Update May 2, 2018: An earlier version of this report stated that the German bishops would be meeting with Pope Francis. They will, in fact, be meeting with officials of various Congregations. The Pope may or may not be be present at some of the meetings.
May 2, 2018 (LifeSiteNews.com) – Representatives of the German Episcopal Conference are scheduled to meet with Vatican officials this Thursday in an attempt to resolve another controversial issue of the Francis pontificate: will Protestants be permitted to receive Holy Communion in Germany, in accordance with a plan published recently by the country’s national bishops’ conference?
After siding with the German bishops’ relentless push to give Holy Communion to divorced and invalidly “remarried” Catholics, Pope Francis finds himself in a difficult position: he is now confronting a plan approved by German bishops to apply similar reasoning to communion for the Protestant spouses of Catholics.
Although Francis reportedly initially sided with a minority of German bishops who protested the plan and received support from the Vatican’s Congregation for the Doctrine of the Faith, the German Episcopal conference publicly denied that the plan had been rejected. The Holy See then agreed to a meeting with the German bishops supporting the proposal, who constitute the majority of the German Episcopal Conference.
The German delegation includes Cardinal Reinhard Marx, archbishop of München and Freising and president of the German Episcopal Conference, Cardinal Rainer Maria Woelki, archbishop of Cologne, and four other German bishops including Karl-Heinz Wiesemann, president of the Doctrinal Commission of the German Episcopal Conference, Rudolf Voderholzer, vice president of the Doctrinal Commission of the German Episcopal Conference, and Gerhard Feige, president of the Commission for Ecumenism of the German Episcopal Conference. Fr. Hans Langendörfer, S.J., secretary general of the German Episcopal Conference, will also be present.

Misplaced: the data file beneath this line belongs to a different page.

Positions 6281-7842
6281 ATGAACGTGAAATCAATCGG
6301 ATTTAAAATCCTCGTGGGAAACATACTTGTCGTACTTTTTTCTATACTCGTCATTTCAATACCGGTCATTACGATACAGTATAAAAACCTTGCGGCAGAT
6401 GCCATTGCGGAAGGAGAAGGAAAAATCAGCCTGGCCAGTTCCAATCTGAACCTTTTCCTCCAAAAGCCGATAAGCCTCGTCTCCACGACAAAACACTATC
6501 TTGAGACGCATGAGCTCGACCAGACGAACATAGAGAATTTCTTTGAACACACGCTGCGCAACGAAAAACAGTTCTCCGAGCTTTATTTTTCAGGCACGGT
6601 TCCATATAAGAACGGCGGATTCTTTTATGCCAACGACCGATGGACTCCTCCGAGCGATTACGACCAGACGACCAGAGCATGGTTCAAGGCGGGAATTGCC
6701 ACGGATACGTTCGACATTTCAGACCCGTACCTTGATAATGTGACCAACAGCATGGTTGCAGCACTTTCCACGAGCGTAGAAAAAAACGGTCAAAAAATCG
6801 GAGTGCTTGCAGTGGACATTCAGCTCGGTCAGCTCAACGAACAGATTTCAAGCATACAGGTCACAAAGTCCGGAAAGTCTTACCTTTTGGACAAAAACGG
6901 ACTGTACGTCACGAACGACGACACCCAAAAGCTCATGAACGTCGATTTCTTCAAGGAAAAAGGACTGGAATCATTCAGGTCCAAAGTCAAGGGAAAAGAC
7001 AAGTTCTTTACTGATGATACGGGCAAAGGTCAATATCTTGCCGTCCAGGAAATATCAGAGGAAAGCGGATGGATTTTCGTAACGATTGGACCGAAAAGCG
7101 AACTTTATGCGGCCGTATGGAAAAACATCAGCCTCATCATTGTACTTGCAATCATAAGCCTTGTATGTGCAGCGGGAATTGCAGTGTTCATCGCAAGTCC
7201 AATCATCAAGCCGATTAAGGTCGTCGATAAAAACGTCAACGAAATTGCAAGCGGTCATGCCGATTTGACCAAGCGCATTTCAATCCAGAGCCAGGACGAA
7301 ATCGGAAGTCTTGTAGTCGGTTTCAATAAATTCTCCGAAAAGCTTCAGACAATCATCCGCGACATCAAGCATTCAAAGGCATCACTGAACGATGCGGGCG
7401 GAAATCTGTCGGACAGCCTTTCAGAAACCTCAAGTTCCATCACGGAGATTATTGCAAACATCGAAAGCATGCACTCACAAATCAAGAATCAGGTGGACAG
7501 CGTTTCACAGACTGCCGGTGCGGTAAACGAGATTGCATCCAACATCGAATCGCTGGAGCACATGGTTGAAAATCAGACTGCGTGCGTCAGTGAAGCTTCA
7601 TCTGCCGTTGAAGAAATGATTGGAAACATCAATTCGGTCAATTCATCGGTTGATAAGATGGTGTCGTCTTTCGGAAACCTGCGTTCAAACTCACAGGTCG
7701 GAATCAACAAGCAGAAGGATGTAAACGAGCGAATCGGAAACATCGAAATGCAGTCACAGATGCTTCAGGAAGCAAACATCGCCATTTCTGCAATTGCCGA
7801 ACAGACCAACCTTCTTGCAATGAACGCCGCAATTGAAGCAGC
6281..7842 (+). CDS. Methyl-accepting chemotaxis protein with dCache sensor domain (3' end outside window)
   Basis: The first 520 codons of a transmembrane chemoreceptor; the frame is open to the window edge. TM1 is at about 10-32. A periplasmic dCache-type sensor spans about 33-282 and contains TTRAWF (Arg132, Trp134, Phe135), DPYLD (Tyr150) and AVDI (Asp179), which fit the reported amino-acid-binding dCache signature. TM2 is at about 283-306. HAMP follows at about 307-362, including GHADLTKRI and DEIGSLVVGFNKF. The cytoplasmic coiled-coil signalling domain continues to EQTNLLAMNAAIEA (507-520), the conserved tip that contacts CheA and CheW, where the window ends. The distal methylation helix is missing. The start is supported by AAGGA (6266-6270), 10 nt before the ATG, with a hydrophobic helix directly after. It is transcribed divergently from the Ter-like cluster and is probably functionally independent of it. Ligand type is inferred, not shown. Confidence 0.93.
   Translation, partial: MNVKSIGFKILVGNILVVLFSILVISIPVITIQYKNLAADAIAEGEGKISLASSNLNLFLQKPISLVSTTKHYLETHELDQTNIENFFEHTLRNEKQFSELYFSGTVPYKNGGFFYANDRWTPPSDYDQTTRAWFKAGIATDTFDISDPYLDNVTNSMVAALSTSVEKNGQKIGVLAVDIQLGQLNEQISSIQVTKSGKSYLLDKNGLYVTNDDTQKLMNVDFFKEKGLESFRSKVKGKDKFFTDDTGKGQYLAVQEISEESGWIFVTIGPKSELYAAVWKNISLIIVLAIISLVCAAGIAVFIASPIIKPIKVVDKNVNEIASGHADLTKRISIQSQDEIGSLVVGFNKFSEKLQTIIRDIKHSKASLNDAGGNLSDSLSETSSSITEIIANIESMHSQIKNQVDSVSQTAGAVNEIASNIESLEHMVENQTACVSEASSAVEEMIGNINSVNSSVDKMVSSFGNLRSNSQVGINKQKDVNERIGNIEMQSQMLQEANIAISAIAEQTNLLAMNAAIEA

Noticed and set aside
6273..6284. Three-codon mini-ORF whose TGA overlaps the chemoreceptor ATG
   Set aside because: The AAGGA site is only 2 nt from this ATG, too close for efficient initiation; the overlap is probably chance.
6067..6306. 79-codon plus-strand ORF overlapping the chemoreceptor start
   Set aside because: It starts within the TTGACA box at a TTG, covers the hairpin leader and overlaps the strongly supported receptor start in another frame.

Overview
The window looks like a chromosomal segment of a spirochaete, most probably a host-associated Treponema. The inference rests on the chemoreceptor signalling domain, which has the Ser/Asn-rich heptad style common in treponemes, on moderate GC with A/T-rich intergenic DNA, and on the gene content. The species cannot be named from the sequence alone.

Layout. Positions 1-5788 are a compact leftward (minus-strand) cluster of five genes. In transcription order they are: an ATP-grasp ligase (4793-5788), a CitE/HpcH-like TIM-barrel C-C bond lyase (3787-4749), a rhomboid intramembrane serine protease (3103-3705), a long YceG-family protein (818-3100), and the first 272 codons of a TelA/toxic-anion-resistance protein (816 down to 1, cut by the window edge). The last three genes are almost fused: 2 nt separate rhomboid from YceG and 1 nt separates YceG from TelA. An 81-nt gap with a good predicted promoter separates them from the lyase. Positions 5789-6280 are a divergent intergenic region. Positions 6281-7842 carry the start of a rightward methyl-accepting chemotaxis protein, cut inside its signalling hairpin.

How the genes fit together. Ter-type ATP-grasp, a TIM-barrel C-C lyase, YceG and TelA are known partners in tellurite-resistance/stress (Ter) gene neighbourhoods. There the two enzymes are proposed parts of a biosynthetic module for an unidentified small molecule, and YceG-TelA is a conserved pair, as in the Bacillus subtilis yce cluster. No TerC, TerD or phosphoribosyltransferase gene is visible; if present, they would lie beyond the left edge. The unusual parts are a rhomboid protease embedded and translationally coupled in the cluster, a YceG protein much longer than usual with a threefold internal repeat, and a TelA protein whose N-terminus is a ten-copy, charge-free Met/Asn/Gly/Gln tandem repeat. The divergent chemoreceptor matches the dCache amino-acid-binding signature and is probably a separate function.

They will meet with officials from the Holy See's Congregation for the Doctrine of the Faith, the Pontifical Council for Promoting Christian Unity, and the Pontifical Council for Legislative Texts.
The decision made by the Holy See may provide an indication of how strongly the ultraliberal German bishops, whose views are contrary to Catholic doctrine and current Eucharistic practice, continue to hold sway over the pope.
Francis’ past behavior indicates sympathy for intercommunion with Lutherans
Although it is impossible to predict Pope Francis’ response to the bishops’ push, his actions in recent years suggest that he is quite amenable to the idea that non-Catholic Christians, particularly Lutherans, should be permitted to receive the Eucharist.
In 2015, a Lutheran woman married to a Catholic asked Pope Francis in a public audience about the possibility of receiving Holy Communion with her husband. The pope gave an uncertain answer, advising her to “Always refer back to your baptism: ‘One faith, one baptism, one Lord.’ This is what Paul tells us, and then take the consequences from there. I wouldn’t ever dare to allow this, because it’s not my competence. One baptism, one Lord, one faith.”
However, he then famously added, “Talk to the Lord and go forward,” apparently allowing the woman to decide the matter according to her own private conscience.
The pope’s statement led to a thinly-veiled rebuke by the Vatican’s liturgy chief, Cardinal Robert Sarah.
“We cannot do this. It’s not that I have to talk to the Lord in order to know if I should go to Communion. No, I have to know if I’m in accord with the rule of the Church. It’s my conscience that says: ‘Go.’ My conscience must be enlightened by the rule of the Church, which says that in order to communicate, I need to be in the state of grace, without sin, and have the faith of the Catholic Church,” Sarah commented at the time.
In 2016, a group of Finnish Lutherans visiting Rome were given Holy Communion following an audience with the pope, despite the fact that they showed respect for the Church’s law prohibiting intercommunion, approaching the communion rail while giving a sign that they were only to receive a blessing and not the Eucharist.
Lutheran bishop Samuel Salmi said at the time, “I myself accepted it [Holy Communion].” He added that “this was not a coincidence,” and nor was it a coincidence when last year the pope seemed to accept the notion of a Lutheran woman receiving communion with her Catholic husband.
Although the Catholic diocese of Helsinki, Finland, publicly repudiated the giving of communion to the Lutheran delegation and called it an “error,” the Holy See never confirmed the claim that the intercommunion was an error.